The Socialist Equality Party calls on working people everywhere to oppose the callous police-enforced “hard lockdown” imposed by the Victorian state Labor government on nine public housing towers in Melbourne and come to the aid of the 3,000 residents.
With barely 30 minutes’ notice, Premier Daniel Andrews’ government mobilised 500 police to surround the Flemington and North Melbourne housing estates and guard every floor in the 20- to 30-storey blocks to stop the residents leaving their small apartments.
Large families, as well as frail, elderly and unwell individuals, were suddenly subjected to arbitrary “detention orders” lasting up to 14 days. Even visits to doctors and other health services are forbidden.
There are no plans to evacuate infected residents or the many who suffer medical conditions that make them particularly vulnerable. This is despite warnings by health experts of the necessity for decent quarantine facilities where the residents can receive adequate care.
In effect, the residents are being locked inside already infected buildings, putting their lives at acute risk. Social distancing is impossible inside the often over-crowded flats—some home to many children—in the badly run-down buildings with communal laundries.
This lock-down parallels that at western Sydney’s Newmarch aged care home where 19 elderly people died in April and May after government authorities refused requests by their families to allow them to transfer to hospitals.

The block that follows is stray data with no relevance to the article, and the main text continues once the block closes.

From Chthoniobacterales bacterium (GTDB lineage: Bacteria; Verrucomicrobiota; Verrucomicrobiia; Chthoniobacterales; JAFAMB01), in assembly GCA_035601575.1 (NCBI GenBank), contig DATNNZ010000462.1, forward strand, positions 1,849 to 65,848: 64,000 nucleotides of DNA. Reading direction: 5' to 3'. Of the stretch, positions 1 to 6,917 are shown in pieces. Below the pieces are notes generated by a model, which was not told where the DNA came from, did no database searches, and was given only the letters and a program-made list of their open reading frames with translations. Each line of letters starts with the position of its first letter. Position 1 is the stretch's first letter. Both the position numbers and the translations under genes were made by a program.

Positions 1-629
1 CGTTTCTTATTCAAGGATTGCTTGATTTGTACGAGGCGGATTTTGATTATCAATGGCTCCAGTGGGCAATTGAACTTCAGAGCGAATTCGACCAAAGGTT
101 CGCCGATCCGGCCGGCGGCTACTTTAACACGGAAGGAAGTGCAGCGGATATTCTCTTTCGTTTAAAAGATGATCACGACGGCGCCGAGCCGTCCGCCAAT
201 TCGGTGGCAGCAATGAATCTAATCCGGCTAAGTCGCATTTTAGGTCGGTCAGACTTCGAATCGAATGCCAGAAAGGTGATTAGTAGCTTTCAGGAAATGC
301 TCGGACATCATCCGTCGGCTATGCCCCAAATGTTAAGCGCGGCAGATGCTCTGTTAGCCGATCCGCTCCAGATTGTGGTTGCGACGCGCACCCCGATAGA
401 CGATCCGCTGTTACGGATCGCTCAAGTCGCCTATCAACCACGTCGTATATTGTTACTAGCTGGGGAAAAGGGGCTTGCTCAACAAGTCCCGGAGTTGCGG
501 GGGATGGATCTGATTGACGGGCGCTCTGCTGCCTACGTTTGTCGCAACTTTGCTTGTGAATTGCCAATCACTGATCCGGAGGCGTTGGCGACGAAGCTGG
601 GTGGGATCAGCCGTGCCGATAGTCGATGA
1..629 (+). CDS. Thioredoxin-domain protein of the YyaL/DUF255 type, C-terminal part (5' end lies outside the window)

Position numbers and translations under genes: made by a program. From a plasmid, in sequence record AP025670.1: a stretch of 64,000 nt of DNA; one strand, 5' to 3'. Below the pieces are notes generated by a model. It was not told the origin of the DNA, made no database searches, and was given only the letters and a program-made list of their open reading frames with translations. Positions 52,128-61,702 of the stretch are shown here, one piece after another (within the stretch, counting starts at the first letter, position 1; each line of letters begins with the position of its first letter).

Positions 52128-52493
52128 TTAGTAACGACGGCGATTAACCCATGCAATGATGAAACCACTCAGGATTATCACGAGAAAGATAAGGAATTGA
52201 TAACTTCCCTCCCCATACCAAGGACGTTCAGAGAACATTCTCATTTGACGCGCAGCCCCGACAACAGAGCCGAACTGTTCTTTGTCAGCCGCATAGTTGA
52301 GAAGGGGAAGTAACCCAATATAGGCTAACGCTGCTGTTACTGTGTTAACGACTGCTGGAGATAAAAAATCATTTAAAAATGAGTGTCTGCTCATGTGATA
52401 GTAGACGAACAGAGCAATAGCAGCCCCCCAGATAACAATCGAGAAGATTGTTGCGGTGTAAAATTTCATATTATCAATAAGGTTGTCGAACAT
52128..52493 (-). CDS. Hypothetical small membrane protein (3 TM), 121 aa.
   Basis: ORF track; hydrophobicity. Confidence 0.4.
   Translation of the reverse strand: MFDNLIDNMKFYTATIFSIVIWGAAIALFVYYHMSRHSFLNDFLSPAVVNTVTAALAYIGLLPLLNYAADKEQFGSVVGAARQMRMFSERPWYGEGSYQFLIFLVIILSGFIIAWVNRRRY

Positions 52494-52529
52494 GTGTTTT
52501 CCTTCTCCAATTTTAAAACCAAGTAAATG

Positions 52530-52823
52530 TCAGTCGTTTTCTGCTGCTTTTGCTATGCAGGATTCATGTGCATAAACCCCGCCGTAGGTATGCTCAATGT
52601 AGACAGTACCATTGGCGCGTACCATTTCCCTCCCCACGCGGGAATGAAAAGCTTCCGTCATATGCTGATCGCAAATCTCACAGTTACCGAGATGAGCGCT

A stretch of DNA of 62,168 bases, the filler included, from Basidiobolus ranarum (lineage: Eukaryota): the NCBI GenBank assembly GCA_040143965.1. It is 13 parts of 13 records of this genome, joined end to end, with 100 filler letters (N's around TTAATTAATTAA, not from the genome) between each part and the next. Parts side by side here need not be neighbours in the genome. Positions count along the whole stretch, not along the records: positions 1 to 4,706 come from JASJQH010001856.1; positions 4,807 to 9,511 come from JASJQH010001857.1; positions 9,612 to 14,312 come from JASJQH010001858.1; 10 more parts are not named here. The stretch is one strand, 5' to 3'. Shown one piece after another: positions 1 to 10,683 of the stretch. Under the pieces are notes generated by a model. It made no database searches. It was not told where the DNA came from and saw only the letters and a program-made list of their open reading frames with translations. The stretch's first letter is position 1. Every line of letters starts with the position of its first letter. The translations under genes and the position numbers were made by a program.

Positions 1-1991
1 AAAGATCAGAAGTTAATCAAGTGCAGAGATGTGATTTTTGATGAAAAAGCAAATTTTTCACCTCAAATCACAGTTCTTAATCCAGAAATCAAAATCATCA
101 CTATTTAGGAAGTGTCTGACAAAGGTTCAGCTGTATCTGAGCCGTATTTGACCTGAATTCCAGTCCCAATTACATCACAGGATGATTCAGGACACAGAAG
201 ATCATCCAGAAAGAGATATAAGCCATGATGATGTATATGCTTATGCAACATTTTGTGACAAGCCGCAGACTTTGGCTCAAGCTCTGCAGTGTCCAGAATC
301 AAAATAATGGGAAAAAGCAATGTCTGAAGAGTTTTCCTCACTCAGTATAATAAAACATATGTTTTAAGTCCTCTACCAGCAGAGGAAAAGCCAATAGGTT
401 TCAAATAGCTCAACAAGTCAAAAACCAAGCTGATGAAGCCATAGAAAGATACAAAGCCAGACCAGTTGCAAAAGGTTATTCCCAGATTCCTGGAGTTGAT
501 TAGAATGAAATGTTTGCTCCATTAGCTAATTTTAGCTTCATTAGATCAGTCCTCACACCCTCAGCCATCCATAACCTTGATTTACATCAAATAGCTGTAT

What is needed in Melbourne is a genuine public health response not a massive police operation. No explanation has been provided as to why 500 police were deployed to flood the buildings, not doctors, health workers and counselors.
There is justified outrage among the residents at being treated like criminals. As one resident told the media: “We should have seen buses and cars full of healthcare and mental health workers and social workers, not the police.”
Nor has the Labor government offered any explanation for treating these people like no one else, even as it exempts big business workplaces and schools from the partial lockdown now re-implemented across Melbourne.
In fact, this is a class response. The residents are among the most impoverished and oppressed members of the working class, including traumatised refugees who have fled war, domestic violence survivors and people with drug and alcohol or mental health issues.
The actions of the Victorian government are a warning of the police-state methods that will be used more broadly against the working class as the pandemic worsens, jobs and conditions are destroyed, and social struggles erupt.
Working people everywhere are threatened by COVID-19 as a direct result of the profit-driven demand by big business and its governments for the full “reopening” of the economy, allowing the pandemic to spiral out of control around the globe. In Australia, infections have spread from warehouses, meat plants, factories, schools and fast-food restaurants into hospitals and now public housing estates.
This is a bipartisan offensive, with the federal Liberal-National government of Prime Minister Scott Morrison backing Labor’s police crackdown on the public housing residents to the hilt, even as the “national cabinet” of federal, state and territory government leaders continues to lift safety restrictions across the country. As far as they are concerned, “living with the virus” is the price that must be paid—by the working class—for the restoration of corporate profits.